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Kubica closer to an F1 return as Williams ponders decision

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ABU DHABI, United Arab Emirates (AP) After nearly losing his right hand, Robert Kubica could be steering a Formula One car with it next year.

If he returns it will complete a remarkable comeback for the 32-year-old Polish driver, rated as one of the quickest in F1 before a gruesome rally accident left him needing seven hours of surgery on a partially severed right hand, and numerous subsequent operations.

Kubica did F1 testing for Renault earlier this season and recently with the Williams team, and is consideration for an F1 seat in 2018.

No announcement is planned during this weekend’s Abu Dhabi Grand Prix, Williams says. But in what appears to be a boost for his ambitions, Williams announced Wednesday that Kubica will take part in Pirelli tire testing after the race.

Those tests are aimed at evaluating tires, but it gives driver further time behind the wheel before Williams decides.

It was his love of all racing that pushed Kubica into trying rallying six years ago, and it almost ended his career. After crashing at a little-known Italian rally in February, 2011, he was trapped in the wreckage of his battered Skoda for more than an hour and also sustained arm and leg fractures.

“The accident turned my life upside down, but I’m aware that a few centimeters more and I wouldn’t be here talking about it,” Kubica said. “The biggest job I had to do was in my own head. There were some terrible times when I no longer felt up to it. It was worse than a physical pain.”

Initially, he cut all ties with F1.

“I never wanted to visit a Grand Prix paddock or attend a test, despite being invited,” Kubica said.

Stark realization was setting in.

“Life had given me so much and then in an instant, it (almost) took it all away,” Kubica recently told the official magazine of the FIA, the governing body for auto racing. “They say that time is a healer but that wasn’t the case for me – it made me suffer more.”

That was until he accepted his situation.

“The brain can develop the ability to compensate, at least partly, for one’s physical limits,” he said. “It’s difficult to explain something like this – only those who have experienced it can really understand.”

A popular driver in F1 from 2006-10, Kubica earned 12 F1 podium finishes and was considered among the brightest talents.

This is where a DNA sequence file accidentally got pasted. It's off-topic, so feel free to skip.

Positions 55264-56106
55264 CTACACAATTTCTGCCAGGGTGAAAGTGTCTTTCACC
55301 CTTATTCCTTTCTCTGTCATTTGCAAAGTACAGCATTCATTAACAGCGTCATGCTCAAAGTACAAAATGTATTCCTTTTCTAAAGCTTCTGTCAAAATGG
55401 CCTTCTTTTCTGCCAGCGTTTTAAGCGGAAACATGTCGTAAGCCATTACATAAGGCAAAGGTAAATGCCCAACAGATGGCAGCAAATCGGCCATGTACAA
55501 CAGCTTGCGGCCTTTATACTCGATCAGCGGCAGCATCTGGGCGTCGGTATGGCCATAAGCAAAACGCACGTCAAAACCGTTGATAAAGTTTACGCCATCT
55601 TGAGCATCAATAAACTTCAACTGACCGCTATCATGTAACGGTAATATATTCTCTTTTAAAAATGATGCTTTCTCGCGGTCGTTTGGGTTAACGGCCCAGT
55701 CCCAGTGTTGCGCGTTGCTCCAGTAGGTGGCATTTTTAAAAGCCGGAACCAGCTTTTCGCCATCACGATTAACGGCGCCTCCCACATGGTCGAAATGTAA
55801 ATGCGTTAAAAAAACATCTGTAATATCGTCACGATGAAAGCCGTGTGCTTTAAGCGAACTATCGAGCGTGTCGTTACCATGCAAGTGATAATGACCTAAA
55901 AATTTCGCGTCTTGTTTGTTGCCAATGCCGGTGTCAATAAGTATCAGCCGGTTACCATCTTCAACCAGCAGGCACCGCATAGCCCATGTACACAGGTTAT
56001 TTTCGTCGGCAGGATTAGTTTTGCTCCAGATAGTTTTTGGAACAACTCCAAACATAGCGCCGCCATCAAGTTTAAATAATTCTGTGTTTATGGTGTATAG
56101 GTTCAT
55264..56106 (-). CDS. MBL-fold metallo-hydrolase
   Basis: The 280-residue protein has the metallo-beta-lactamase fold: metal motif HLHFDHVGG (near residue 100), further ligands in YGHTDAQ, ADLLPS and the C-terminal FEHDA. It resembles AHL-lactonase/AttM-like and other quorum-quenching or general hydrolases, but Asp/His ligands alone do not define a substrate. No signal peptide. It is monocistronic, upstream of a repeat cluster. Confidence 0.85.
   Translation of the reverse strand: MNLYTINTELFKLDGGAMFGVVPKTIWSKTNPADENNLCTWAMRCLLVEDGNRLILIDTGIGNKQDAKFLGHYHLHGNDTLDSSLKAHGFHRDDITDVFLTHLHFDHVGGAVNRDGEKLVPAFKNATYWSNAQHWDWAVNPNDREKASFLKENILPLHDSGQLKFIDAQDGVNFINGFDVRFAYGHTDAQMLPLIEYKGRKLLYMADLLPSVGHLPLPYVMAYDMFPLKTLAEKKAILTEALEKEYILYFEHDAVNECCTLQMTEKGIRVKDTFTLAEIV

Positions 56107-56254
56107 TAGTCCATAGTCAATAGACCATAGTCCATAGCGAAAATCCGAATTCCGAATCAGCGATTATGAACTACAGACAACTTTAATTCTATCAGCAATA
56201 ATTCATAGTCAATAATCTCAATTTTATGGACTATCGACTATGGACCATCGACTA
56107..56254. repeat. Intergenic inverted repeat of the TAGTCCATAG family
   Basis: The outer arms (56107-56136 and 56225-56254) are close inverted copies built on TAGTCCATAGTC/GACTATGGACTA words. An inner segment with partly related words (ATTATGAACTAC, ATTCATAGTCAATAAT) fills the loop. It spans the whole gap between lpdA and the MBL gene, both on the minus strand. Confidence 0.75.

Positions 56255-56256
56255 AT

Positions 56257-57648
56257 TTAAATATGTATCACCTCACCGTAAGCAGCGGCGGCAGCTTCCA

“Not a lot of great, great drivers come through,” four-time F1 champion Lewis Hamilton said. “Then you have real special drivers like him.”

Kubica won the Canadian GP driving for BMW Sauber in 2008, after placing second at the Monaco GP. He was reportedly close to joining Ferrari in a move that would have offered him a better title shot.

Even if he never races in F1 again, his comeback from that crash is already impressive. Two years later, he won the WRC2 title – rally’s second-tier championship.

This year he has edged closer to F1.

When he tested for Renault on Valencia’s Ricardo Tormo circuit in June, albeit in an older and lighter F1 car, he was overwhelmed.

“I don’t get emotional easily but that day I really did,” he said. “I realized that driving a Formula One car was the thing that made me happy and I finally felt at peace.”

When he tested in the 2017 car at the Hungaroring for Renault in late July, just outside of Budapest, he was fourth quickest and completed 142 laps. It proved his fitness was OK and that he retained some speed from his F1 days.

It wasn’t quite enough to convince Renault, which has since signed promising Spanish driver Carlos Sainz Jr.

But Williams needs a replacement for 36-year-old Brazilian driver Felipe Massa, who is retiring after Sunday’s season-ending race.

One of the main problems is that the weight of the 2017 F1 car – heavier than in recent years – puts greater strain on Kubica’s fragile right arm.

Williams is not giving anything away, saying only that “although conversations are ongoing with Kubica, it is still yet to be finally decided who will replace Massa.”

British driver Paul Di Resta, who previously raced in 59 GPs with Force India, is also being considered.

Kubica has good backing, since he is being managed by 2016 F1 champion Nico Rosberg, and is highly regarded.

“Robert is one of the quickest drivers I’ve ever raced against,” Hamilton said. “Raw, natural talent. If he was still racing today he’d been in contention for a world title.”

F1 Preview: 2018 German Grand Prix

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The German Grand Prix continues its biennial presence on the Formula 1 calendar – it’s hosted F1 events in even numbered years since 2014 – as Formula 1 returns to the Hockenheimring this weekend.

The German fans will undoubtedly be joyful in Sebastian Vettel entering his home race in the championship lead, by nine points over Lewis Hamilton. Yet, somewhat surprisingly, Vettel despite being one of the most successful and decorated drivers of his generation, Vettel has won in Germany only once (2013, at the Nurburgring) and he has never won at Hockenheim.

Conversely, Hamilton has won in Germany three times, including twice at Hockenheim (2008 and 2016).

As such, Vettel will hope to add to his points lead over Hamilton with a win on home soil, though Hamilton may be equally as motivated after watching Vettel his own home race at Silverstone two weeks ago.